Time-Frequency Uncertainty


Gaussian Function

The Gaussian function is defined by the following equation:

\[g(t) = a\cdot \exp\left(-\frac{(t-b)^2}{2c^2}\right)\]

In the context of complex Morlet wavelet, the Gaussian function serves as the envelope or time window in the time domain. By appropriately manipulating the constants a, b, and c in the equation, we can assume a Gaussian function with mean $\mu$ and standard deviation $\sigma$.

The reason for using the Gaussian function can be explained with the Copenhagen interpretation of quantum mechanics. When the position or momentum of a freely moving quantum is probabilistically determined in their respective spaces, we can describe the probability distribution representing the quantum’s position with a normal distribution, centered around the mean value $\mu$ with a standard deviation of $\sigma$1.

In our case, when performing time-frequency analysis on a time signal, we cannot accurately determine the time-frequency characteristics of the signal in the time-frequency domain. Assuming that the signal exists probabilistically with some average position and a certain standard deviation, expressing the probabilistic position in the time-frequency space with a normal distribution is mathematically the most reasonable choice.

Now let’s examine the Fourier transform of the Gaussian function and apply the principle of uncertainty to investigate the relationship between time-frequency uncertainty.

Fourier Transform of Gaussian Function

The Gaussian function that represents a distribution with standard deviation $\sigma$ and mean 0 can be expressed as follows, which is equivalent to the well-known normal distribution:

\[g(t) = \frac{1}{\sigma\sqrt{2\pi}}\exp\left(-\frac{t^2}{2\sigma^2}\right)\]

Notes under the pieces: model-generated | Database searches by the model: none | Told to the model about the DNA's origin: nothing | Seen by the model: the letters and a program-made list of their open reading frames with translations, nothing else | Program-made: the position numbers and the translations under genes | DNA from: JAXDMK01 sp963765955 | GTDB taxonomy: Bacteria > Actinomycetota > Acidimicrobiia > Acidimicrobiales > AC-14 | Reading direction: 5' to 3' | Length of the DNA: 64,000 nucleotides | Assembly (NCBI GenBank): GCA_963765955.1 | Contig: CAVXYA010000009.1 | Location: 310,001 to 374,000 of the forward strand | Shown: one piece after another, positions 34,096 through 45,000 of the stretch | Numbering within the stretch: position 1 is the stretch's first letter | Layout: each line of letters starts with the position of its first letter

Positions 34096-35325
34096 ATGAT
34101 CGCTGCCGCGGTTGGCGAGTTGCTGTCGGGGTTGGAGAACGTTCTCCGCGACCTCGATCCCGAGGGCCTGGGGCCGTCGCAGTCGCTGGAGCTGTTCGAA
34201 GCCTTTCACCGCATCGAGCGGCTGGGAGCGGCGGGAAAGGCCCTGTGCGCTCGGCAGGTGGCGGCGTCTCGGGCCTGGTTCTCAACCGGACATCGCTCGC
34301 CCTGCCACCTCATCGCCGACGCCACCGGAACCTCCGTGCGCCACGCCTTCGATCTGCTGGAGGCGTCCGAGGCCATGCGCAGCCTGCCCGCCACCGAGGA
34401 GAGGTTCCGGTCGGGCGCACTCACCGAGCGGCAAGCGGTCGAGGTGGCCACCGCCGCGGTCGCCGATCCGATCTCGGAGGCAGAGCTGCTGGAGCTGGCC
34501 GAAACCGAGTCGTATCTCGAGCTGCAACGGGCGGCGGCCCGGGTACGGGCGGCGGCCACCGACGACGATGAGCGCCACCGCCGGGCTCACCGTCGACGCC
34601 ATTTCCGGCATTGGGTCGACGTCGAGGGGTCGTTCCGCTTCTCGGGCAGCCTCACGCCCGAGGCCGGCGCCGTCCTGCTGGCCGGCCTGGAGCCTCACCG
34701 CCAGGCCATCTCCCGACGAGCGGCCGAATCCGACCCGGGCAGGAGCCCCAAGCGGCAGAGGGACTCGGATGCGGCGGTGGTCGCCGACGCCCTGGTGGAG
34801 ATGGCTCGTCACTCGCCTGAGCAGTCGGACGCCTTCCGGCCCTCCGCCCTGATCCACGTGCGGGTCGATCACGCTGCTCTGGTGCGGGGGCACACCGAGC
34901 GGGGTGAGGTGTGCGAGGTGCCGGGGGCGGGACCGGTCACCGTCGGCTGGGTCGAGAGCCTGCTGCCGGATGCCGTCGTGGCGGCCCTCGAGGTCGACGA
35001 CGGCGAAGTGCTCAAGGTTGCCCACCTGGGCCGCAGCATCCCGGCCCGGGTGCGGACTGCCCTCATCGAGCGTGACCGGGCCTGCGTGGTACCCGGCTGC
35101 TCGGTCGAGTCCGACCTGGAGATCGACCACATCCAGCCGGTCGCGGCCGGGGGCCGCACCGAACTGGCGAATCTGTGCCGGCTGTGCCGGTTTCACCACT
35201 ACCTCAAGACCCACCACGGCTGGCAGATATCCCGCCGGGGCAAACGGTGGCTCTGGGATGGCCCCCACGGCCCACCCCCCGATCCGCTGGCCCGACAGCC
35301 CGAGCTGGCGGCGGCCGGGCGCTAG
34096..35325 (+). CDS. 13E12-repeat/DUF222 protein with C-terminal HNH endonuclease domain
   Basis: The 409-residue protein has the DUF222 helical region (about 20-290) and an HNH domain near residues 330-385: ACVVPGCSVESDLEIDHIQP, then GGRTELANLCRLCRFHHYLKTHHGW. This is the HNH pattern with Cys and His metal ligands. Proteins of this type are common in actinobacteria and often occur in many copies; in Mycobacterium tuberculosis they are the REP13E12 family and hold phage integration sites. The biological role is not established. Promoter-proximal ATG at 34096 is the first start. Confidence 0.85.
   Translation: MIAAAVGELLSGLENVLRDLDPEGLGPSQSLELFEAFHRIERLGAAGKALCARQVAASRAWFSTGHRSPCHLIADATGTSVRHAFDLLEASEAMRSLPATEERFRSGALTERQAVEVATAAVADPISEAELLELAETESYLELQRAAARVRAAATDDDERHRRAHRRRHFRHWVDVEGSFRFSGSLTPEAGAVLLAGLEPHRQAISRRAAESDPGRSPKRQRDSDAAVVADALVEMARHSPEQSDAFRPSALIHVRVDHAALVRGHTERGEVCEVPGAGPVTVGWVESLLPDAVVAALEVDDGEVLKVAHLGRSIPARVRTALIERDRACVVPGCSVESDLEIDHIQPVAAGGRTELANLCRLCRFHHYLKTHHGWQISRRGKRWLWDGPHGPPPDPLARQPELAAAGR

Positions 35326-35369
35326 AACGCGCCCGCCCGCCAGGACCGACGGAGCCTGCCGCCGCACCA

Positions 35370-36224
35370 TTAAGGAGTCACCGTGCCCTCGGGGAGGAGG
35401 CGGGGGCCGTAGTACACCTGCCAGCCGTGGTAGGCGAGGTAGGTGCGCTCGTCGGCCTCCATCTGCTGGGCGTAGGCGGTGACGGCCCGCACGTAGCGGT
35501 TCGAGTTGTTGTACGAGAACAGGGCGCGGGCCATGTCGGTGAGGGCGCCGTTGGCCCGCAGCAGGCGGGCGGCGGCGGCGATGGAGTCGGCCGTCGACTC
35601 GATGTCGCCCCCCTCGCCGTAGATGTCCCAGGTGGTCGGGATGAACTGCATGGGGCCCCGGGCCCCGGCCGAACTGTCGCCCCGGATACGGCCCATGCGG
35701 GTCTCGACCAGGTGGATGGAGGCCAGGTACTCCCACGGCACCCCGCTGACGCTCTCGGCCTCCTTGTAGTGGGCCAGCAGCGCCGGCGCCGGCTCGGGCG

Applying the Continuous-Time Fourier Transform (CTFT) to $g(t)$, we get the following expression for $G(f)$:

\[G(f) = \mathfrak{F}\left[g(t)\right]\frac{1}{\sigma\sqrt{2\pi}}\int_{-\infty}^{\infty}{\exp\left(-\frac{t^2}{2\sigma^2} \right) \exp\left(-j2\pi ft\right)dt}\]

Although it may seem a bit complicated, we can determine the form of $G(f)$ by differentiating $G(f)$ with respect to $f$ and solving the resulting differential equation.

\[\frac{dG(f)}{df}=\frac{1}{\sigma\sqrt{2\pi}}\int_{-\infty}^{\infty}\exp\left(-\frac{t^2}{2\sigma^2}\right)\cdot(-j2\pi t)\cdot \exp\left(-j2\pi ft\right)dt\]

Let’s apply partial integration here. Let $u$ be equal to $e^{-j2\pi ft}$, and let $dv$ be equal to $e^{-\frac{t^2}{2\sigma^2}}(-j2\pi t)dt$. We can derive the following relationships in order to utilize the partial integration formula:

\[u= \exp\left(-j2\pi ft\right) \Rightarrow du = (-j2\pi f)\exp\left(-j2\pi ft\right) dt\] \[dv = \exp\left(-\frac{t^2}{2\sigma^2}\right)(-j2\pi t)dt \Rightarrow v = (j2\pi)\sigma^2 \cdot \exp\left(-\frac{t^2}{2\sigma^2}\right)\]

And by using the partial integration formula, we can expand the expression as follows:

\[\int u dv = uv - \int v du\]

Thus, we can expand the equation accordingly.